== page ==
Pac-12 NCAA Tournament Prospects Looking Slim

Posted by RJ Abeytia on March 13th, 2018

And then there were three. The NCAA Tournament Selection Committee took its Excalibur Sharpies and scrawled in the names of Arizona, UCLA and Arizona State onto its 68-team bracket and left an entire conference reeling in its wake. I’ll touch upon USC at another time, but the upshot should not really be that much of a revelation: Conference affiliation is ultimately arbitrary in the case of making the Big Dance. But enough digression. Let’s take a quick look at the three teams who did make it and assess their prospects for this weekend and beyond.

DeAndre Ayton is a Problem for Any Team in His Path (USA Today Images)

Arizona’s DeAndre Ayton gave everybody in Las Vegas a tantalizing glimpse of the dominance he’s capable of inflicting. He became the first player in Pac-10/12 history to ever win Freshman of the Year, Player of the Year, and Most Outstanding Player of the conference tournament. Sean Miller said months ago that “we go as DeAndre goes,” and truer words have never been spoken. Unfortunately, there are two things conspiring to thwart Miller’s Quixotic journey to the Final Four. The first is the Wildcats’ lack of consistent defensive play, a very conspicuous attribute in the Miller Era. This year the Wildcats finished 70th in Defensive Rating, per KenPom, and in the previous three seasons that number was 29th, 29th and third. The strange thing is that with Ayton, Rawle Alkins, Keanu Pinder and Dusan Ristic, you’d think the Wildcats would be a good defensive team.

However, college basketball is a guard’s game, and Parker Jackson-Cartwright and Allonzo Trier have slid significantly on defense from last year. Jackson-Cartwright has gone from an exceptional defender (99.0 DRtg in 2016-17) to essentially average at 105.0. Trier has gone from acceptable (101.0) to a turnstile (107.5) With a 131.0 Offensive Rating in tow, Trier is too good to keep off the court, but by far the biggest basketball question mark for Arizona is the ability of its backcourt to get stops. The other issue is the draw. Arizona by chalk would be looking at #5 Kentucky (gulp) in the Second Round and #1 Virginia in the Sweet Sixteen. By chalk, Arizona would then play #2 Cincinnati in the Elite Eight. That’s a tall order and likely even too tall for the seven-foot Ayton. Best case: Ayton continues to be a Basketball Godzilla and simply carries the Wildcats to San Antonio. Worst case: Kentucky gets revenge for its 1997 championship game loss and maybe Miller’s most talented team fails to reach the second weekend of the NCAA Tournament.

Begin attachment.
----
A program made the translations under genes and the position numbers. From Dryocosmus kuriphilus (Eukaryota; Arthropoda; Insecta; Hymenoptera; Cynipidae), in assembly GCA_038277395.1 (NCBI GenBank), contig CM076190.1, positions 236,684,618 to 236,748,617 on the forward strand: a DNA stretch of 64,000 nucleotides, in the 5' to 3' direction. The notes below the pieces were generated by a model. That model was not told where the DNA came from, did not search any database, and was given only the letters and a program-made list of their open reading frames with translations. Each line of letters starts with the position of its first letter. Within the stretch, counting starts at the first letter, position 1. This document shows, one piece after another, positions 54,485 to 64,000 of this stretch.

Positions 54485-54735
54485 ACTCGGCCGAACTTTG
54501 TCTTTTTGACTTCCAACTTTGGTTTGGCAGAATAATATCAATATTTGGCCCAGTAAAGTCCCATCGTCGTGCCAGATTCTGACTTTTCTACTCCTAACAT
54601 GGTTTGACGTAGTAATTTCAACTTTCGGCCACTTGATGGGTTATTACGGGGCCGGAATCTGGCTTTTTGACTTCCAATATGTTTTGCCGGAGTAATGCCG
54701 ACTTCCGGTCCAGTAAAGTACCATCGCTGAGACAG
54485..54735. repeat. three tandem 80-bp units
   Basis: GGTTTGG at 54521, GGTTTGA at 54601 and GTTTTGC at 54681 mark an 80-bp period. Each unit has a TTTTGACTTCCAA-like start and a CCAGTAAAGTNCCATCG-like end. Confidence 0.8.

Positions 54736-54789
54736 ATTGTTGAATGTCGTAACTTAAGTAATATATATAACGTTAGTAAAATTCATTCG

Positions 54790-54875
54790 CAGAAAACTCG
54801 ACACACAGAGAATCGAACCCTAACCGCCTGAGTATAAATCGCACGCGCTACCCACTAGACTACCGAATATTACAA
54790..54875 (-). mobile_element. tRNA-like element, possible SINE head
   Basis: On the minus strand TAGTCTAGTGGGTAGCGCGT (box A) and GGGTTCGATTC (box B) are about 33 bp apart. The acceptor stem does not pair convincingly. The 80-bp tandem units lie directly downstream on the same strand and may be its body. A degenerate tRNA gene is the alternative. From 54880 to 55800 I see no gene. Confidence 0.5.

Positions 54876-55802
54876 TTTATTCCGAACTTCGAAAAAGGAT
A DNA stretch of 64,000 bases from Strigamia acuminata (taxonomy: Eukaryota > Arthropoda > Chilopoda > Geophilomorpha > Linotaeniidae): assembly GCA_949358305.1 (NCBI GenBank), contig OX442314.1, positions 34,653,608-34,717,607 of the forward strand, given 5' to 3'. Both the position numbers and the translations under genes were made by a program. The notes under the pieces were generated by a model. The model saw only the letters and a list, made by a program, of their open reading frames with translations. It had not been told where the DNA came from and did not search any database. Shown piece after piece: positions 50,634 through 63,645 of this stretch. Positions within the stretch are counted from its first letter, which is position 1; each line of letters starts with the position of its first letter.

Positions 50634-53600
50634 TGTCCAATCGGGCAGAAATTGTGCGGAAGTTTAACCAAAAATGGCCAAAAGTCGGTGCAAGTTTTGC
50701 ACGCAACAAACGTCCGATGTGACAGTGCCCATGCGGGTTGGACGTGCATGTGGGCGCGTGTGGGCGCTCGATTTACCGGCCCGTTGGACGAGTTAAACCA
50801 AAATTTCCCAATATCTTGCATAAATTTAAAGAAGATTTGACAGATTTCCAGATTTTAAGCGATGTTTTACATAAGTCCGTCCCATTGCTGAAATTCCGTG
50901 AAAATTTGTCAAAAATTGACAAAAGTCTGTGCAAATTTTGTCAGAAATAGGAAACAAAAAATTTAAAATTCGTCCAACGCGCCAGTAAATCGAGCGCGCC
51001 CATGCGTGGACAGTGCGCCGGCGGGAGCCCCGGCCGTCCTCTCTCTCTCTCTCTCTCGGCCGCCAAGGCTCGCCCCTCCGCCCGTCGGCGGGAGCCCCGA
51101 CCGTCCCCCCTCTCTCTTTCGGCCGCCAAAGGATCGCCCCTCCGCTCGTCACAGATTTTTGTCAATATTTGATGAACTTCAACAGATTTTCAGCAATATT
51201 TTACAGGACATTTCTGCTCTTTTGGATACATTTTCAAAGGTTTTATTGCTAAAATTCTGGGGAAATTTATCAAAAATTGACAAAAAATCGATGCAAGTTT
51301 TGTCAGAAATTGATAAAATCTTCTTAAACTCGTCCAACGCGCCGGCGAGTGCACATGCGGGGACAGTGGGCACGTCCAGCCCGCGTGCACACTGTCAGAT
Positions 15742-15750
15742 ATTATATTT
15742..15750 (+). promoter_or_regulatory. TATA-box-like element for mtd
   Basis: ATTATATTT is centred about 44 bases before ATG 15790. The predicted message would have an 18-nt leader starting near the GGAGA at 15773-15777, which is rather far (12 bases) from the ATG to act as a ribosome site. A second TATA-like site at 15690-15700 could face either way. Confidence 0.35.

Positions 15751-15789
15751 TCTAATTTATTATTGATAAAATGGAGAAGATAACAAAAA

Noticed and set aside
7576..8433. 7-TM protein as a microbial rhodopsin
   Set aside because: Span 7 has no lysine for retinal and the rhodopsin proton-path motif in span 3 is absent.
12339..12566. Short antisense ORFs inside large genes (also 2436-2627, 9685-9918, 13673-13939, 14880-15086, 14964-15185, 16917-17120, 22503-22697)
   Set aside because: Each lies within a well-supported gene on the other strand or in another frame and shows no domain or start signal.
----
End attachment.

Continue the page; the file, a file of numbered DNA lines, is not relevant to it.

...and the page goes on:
UCLA’s modus operandi is pretty clear at this point: The Bruins win games offensively and Aaron Holiday is the compact but powerful motor that drives Steve Alford’s team. UCLA finished 110th in Defensive Rating this season and the big concern surrounding that metric is what UCLA fans saw in microcosm in the Pac-12 semifinals. After holding Arizona to 26 first-half points, the Wildcats scored 52 in the second half plus overtime at an offensive efficiency of 128.1. Even more concerning was that UCLA was completely shut out in overtime (as in, zero points) and generally looked exhausted. Holiday, who had played 40 minutes in the previous game against Stanford, played all 45 minutes against the Wildcats the very next day. He has now played 92 percent of UCLA’s minutes this season, so even though he’ll have a day off between games in the NCAAs, he also has a season’s worth of mileage to overcome. Compound that with the fact that UCLA is a First Four team, and it seems highly unlikely that the Bruins are poised to win three games in five days. By chalk, their opponents would be #11 St. Bonaventure, #6 Florida and #3 Texas Tech. Florida has the offense to keep up with UCLA and considerably more defense. It’s hard to see Alford’s team surviving the first weekend, though, which makes sense considering its overall seed.

Ah, Arizona State. A regression was forecast on this very site earlier in the year, and it certainly came to pass. Guard play rules in college basketball, but leaning on diminutive guys without sufficient depth set the Sun Devils up for their plummet from a top three team in the nation’s polls to one of the last teams invited to the NCAA Tournament. Tra Holder and Shannon Evans II have played over 86 percent of the team’s minutes this season, and while their style of play and personnel make them very dangerous, insiders suggest that the Sun Devils are simply gassed at this point. Expecting them to win three games in five days with multiple players running on fumes seems a bridge too far. At the end of the day, there is a very real possibility that the herculean Ayton may be all that is standing between the Pac-12 being eliminated by the second weekend. Considering how this season has gone, that’s not an entirely inappropriate viewpoint.

Richard Abeytia (41 Posts)

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